Classics Declamation
Neil W. Bernstein
  • LAST REVIEWED: 25 October 2017
  • LAST MODIFIED: 25 October 2017
  • DOI: 10.1093/obo/9780195389661-0274


A declamation in the ancient Greco-Roman context refers to a speech in the character of a speaker before an imaginary law court on a fictional, mythical, or historical theme. The range of declamatory topics can be illustrated by examples such as Seneca’s Suasoria 6, in which a fictionalized Cicero considers whether to beg Mark Antony for his life; Lucian’s “The disowned son” (Abdicatus), on a son who studied medicine after being disowned but refused to cure his stepmother; and Choricius of Gaza’s Declamation 1 (10), in which Polydamas attempts to convince Priam that Achilles should be allowed to marry Polyxena. Practitioners declaimed in a variety of contexts. Both professional and amateur rhetors gave demonstration speeches before large audiences. Teachers produced model exercises and commentaries for the use of elite male students, for whom declamation represented an advanced phase of their rhetorical education. We possess a substantial corpus of Greek and Latin practice speeches, technical and pedagogical handbooks, and commentaries and working notes by practitioners and teachers that ranges from the Hellenistic to the Byzantine period. Nineteenth and 20th-century scholars paid little attention to declamation, and its contemporary study still remains relatively obscure. Part 1, consisting of the sections General Overviews and Essay Collections, accordingly begins with materials that may help orient the novice reader of declamation. Declamation has often been studied in the context of social history, principally family, education, and law. Literary scholars have examined this hybrid genre’s connection to other genres, such as New Comedy and the ancient novel. The article’s second part surveys the thematic studies involving declamation. Much scholarly effort still must be devoted to basic philological work: establishing reliable texts of declamation along with translations and commentaries. The article’s third part catalogs these fundamental research tools.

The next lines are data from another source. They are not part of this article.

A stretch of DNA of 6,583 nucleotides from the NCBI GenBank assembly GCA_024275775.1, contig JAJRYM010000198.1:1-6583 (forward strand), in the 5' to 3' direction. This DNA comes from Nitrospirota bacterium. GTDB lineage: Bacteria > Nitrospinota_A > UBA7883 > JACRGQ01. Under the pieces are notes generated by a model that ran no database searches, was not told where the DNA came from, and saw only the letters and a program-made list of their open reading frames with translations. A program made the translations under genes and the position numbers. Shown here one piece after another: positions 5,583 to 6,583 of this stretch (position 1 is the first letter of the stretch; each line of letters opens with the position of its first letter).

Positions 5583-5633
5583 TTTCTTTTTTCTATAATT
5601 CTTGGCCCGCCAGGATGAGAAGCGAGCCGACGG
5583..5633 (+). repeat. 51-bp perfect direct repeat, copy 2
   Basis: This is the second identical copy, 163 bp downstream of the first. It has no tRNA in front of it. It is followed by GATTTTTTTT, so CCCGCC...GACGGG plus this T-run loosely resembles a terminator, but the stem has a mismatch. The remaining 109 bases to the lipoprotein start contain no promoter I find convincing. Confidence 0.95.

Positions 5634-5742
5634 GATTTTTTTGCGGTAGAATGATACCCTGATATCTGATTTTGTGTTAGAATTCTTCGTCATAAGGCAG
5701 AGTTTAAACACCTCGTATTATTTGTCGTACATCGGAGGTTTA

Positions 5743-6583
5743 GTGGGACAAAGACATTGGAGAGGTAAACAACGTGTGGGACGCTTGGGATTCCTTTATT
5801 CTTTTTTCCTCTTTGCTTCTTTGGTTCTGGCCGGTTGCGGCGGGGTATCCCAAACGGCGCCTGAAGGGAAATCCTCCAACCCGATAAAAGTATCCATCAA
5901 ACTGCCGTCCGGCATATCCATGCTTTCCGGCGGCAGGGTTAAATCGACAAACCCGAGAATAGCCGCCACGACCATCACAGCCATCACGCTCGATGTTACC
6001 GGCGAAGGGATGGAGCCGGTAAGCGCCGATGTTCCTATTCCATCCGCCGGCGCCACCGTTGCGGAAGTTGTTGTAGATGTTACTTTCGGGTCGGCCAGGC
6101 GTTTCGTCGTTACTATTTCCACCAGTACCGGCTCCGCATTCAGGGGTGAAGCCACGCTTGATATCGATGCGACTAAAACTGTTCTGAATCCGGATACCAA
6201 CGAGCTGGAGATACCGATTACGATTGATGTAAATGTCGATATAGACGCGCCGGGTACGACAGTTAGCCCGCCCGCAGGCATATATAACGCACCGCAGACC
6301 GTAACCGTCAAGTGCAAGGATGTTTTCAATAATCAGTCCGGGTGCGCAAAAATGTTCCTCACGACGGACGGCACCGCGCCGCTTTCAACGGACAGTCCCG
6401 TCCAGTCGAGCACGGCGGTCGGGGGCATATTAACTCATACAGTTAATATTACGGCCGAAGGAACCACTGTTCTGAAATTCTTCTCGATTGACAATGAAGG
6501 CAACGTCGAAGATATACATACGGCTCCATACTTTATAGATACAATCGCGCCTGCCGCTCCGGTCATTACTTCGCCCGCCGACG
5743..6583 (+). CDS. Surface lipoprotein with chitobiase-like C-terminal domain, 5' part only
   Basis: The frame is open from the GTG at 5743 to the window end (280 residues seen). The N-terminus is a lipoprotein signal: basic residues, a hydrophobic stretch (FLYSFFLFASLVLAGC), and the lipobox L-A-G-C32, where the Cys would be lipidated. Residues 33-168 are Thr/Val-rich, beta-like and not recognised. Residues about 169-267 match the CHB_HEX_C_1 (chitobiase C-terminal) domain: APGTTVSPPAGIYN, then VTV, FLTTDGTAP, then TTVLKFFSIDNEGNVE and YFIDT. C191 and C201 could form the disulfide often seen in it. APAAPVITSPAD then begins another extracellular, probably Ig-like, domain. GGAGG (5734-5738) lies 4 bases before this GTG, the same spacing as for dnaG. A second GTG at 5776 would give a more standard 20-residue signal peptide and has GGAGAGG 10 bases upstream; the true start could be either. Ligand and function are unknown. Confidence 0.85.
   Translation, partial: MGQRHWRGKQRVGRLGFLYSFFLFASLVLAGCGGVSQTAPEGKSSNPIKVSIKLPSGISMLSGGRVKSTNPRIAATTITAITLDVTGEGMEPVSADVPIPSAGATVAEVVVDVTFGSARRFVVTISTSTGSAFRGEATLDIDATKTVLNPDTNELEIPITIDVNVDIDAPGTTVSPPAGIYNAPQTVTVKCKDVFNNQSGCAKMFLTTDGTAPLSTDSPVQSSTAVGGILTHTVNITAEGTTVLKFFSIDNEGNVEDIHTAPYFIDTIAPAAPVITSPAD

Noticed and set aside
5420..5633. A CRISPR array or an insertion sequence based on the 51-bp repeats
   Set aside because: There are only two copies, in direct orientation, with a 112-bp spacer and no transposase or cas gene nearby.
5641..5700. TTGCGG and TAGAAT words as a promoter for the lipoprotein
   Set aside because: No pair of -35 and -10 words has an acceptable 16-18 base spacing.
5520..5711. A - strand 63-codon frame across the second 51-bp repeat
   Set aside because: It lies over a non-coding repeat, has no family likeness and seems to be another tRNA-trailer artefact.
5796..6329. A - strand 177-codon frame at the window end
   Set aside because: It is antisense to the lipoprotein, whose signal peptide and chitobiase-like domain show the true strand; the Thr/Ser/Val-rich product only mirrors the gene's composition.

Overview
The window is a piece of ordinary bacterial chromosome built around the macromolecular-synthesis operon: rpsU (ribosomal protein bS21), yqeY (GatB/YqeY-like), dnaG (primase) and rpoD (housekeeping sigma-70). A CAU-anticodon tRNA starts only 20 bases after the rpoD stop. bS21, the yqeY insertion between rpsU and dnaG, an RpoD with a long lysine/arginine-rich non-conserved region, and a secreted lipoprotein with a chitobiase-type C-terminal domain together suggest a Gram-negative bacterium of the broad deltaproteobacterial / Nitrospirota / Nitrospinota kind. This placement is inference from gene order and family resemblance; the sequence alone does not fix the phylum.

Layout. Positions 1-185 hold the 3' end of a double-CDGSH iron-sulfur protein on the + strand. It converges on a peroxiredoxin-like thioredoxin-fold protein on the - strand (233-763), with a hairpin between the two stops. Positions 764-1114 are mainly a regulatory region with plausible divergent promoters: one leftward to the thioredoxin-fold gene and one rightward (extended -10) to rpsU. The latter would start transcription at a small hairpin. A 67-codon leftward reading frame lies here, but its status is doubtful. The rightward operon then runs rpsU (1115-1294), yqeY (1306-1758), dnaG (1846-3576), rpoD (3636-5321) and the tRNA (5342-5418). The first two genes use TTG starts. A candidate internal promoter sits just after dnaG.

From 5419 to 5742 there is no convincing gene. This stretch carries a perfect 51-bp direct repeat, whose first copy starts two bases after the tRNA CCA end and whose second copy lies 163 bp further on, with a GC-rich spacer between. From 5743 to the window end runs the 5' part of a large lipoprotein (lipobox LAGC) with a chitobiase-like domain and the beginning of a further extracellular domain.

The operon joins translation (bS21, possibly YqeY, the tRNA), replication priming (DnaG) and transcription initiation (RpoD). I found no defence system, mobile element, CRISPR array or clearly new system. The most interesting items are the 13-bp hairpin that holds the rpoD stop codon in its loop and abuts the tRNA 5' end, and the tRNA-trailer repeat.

General Overviews

The surveys of Pernot 2000 and Kennedy 1994 are introductions to oratory in the Greek and Roman world aimed at general readers. Lausberg 1998 is a fundamental dictionary of rhetorical figures, with ample illustration from ancient, medieval, and Renaissance sources. Russell 1983 is a brief but essential introduction to the conventions of Greek Declamation; Heath 2004 provides far more extensive background in social history and rhetorical theory. Chapters in Dominik and Hall 2010 discuss declamation in the context of Roman rhetoric. Many of the more recent works on Declamation and Education supplement and supersede Bonner 1949.

  • Bonner, Stanley F. 1949. Roman declamation in the late Republic and early Empire. Berkeley: Univ. of California Press.

    Dated in some respects but still useful as a brief introduction. Traces the development of Roman declamation from Cicero through Seneca; the texts’ connections to Greco-Roman law; and declamation’s dialogue with the literature of the Julio-Claudian period.

  • Dominik, William J., and Jon Hall. 2010. A companion to Roman rhetoric. Malden, MA: Wiley-Blackwell.

    Includes useful introductions to the role of oratory in Roman social and political life; Roman orators such as the Elder Seneca and Quintilian; and connections between declamation and literature in other genres.

  • Heath, Malcolm. 2004. Menander: A Rhetor in context. Oxford: Oxford Univ. Press.

    DOI: 10.1093/acprof:oso/9780199259205.001.0001

    Through focus on Menander Rhetor, a Greek rhetorical teacher of the 3rd century CE, Heath surveys historical developments in Greek rhetorical theory and the social context of declamatory study and practice.

  • Kennedy, George A. 1994. A new history of classical rhetoric. Princeton, NJ: Princeton Univ. Press.

    Aimed at the general reader. Surveys Greco-Roman rhetoric from the 5th century BCE to the Byzantine period.

  • Lausberg, H. 1998. Handbook of literary rhetoric: A foundation for literary study. Edited by David E. Orton and R. Dean Anderson. Translated by M. T. Bliss, et al. Leiden, The Netherlands: Brill.

    An exhaustive compilation of rhetorical figures, with references to Greek, Latin, and French rhetorical sources.

  • Pernot, Laurent. 2000. La rhétorique dans l’Antiquité. Paris: Librairie Générale Française.

    Aimed at the general reader. Surveys Greco-Roman rhetoric from the 5th century BCE to the Roman empire. Provides a useful glossary of rhetorical terms.

  • Russell, Donald A. 1983. Greek declamation. Cambridge, UK: Cambridge Univ. Press.

    DOI: 10.1017/CBO9780511897887

    This classic brief survey of the conventions of Greek Declamation introduced the key term “Sophistopolis,” referring to the fictional world of declamation.

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